What do you get if you mix Bergman’s Scenes from a Marriage with Kubrick’s Eyes Wide Shut and put it in a modern post-recession day and age? The answer is: Fincher’s Gone Girl, superbly adapted for screen by Gillian Flynn, who also wrote a novel by the same name. And, having read the novel, I can easily say that the film works even better than the book – which is not something that happens often (if ever – I haven’t seen an adaptation this good since Haneke’s The Piano Teacher). Like Scenes from a Marriage and Eyes Wide Shut, Gone Girl reveals (to quote Richard Brody from The New Yorker): “the core of unredressed resentment, unfulfilled desire, inescapable duplicity, unrelieved anger, unresolved doubts, unrevealed secrets, and relentless self-abnegation on which the life of a couple depends“. But Gone Girl goes much deeper in exploring the darkest corners of a marriage. Yes, it’s dealing with problems of sexual cooling-off and with the inability to communicate with each other, which results in mutual resentment and finally – in infidelity. But it also explores the problems that arose with recession, with people getting laid off from their jobs, getting their dreams crushed by the economy, having to deal with the unemployment and money issues. What will all the compromises and sacrifices do to a semi-successful couple accustomed to a certain lifestyle that is forced to move from their luxurious New York apartment to a god-forsaken town in Missouri? Nothing good can come of it. Especially if one of the partners is a pathological narcissist and borderline psychopath.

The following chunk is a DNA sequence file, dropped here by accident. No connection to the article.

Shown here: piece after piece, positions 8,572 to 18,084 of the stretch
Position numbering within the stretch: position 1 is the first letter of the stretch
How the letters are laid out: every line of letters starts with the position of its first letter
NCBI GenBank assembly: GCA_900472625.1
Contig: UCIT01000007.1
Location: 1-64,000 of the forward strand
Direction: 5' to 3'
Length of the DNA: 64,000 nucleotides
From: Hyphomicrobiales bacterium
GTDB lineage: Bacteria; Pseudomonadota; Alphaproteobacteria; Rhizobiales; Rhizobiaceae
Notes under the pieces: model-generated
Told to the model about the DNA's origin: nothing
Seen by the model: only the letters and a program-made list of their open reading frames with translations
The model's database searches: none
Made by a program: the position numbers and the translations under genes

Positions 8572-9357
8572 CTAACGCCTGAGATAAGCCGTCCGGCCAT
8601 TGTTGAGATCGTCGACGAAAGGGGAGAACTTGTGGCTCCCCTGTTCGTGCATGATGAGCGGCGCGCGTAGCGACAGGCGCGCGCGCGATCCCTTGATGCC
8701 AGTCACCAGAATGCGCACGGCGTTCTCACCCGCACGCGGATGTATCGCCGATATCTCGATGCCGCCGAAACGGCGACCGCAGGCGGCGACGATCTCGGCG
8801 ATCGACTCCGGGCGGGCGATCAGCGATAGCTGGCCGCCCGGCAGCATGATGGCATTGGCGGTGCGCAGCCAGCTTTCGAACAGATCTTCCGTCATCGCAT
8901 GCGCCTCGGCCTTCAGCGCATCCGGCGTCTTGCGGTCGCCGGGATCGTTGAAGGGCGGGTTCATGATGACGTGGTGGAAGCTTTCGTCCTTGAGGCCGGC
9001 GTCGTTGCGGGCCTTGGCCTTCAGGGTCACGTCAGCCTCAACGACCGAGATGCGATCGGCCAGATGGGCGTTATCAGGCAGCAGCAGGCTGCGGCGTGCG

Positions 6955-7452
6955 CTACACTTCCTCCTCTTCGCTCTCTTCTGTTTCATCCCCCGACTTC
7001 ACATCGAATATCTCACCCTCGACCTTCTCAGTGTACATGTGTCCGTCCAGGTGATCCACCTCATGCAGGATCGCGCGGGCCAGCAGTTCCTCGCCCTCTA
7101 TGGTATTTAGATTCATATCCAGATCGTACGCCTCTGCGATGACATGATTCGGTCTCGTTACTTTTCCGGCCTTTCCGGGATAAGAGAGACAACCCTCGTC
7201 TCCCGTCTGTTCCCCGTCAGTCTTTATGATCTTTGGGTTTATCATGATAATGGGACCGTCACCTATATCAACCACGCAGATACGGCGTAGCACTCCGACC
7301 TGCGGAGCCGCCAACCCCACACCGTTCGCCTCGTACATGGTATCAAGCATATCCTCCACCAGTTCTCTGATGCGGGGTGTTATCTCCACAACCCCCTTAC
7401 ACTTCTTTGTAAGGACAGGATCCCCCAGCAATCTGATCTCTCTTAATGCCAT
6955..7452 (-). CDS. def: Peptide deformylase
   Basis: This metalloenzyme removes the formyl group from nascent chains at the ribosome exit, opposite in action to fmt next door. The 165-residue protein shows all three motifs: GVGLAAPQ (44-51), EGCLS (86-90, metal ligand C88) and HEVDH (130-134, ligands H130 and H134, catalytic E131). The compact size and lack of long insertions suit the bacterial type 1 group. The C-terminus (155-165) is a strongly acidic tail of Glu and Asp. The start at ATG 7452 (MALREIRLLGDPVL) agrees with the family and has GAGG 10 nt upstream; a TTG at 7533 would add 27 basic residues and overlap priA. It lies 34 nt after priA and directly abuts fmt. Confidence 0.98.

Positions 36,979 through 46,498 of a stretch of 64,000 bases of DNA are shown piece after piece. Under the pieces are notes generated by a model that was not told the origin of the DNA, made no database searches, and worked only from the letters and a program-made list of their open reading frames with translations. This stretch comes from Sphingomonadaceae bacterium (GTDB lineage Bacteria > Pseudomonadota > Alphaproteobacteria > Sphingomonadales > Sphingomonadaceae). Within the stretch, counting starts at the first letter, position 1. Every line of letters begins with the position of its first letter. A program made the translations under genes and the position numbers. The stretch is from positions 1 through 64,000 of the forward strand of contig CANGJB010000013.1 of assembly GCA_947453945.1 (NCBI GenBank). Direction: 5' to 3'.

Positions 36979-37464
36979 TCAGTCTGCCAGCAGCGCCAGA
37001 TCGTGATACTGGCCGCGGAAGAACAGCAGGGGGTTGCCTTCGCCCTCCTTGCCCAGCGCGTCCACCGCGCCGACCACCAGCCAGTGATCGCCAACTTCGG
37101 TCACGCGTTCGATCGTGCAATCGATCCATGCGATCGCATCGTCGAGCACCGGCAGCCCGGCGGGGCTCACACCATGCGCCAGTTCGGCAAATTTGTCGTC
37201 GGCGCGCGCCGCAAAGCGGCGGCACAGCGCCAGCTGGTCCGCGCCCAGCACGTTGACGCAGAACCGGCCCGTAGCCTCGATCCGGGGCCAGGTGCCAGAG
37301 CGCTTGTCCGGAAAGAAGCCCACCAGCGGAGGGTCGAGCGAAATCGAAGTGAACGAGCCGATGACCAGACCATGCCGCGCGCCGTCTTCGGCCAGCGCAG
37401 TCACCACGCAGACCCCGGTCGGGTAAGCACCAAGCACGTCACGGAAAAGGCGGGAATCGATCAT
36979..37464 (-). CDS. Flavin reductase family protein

The spouses we’re talking about are Nick Dunne (Ben Affleck’s best role to date) and Amy Elliott Dunne (brilliantly played by Rosamund Pike – a performance you won’t easily forget). The dual narrative introduces us to two (entirely different) perspectives of their marriage: one story, happening in the present time where Amy mysteriously disappears on the morning of their fifth wedding anniversary, is from Nick’s point of view, and the other, happening in the past, is full of segments from Amy’s diary, that introduces us to how the couple met, how they fell in love and how they were (almost too) happy until the economy screwed them over and they started to blame each other for the boring, mediocre life that their marriage had become. But the stories they’re telling are somehow inconsistent. Who is telling the truth? Is it him? Her? Or are they both lying?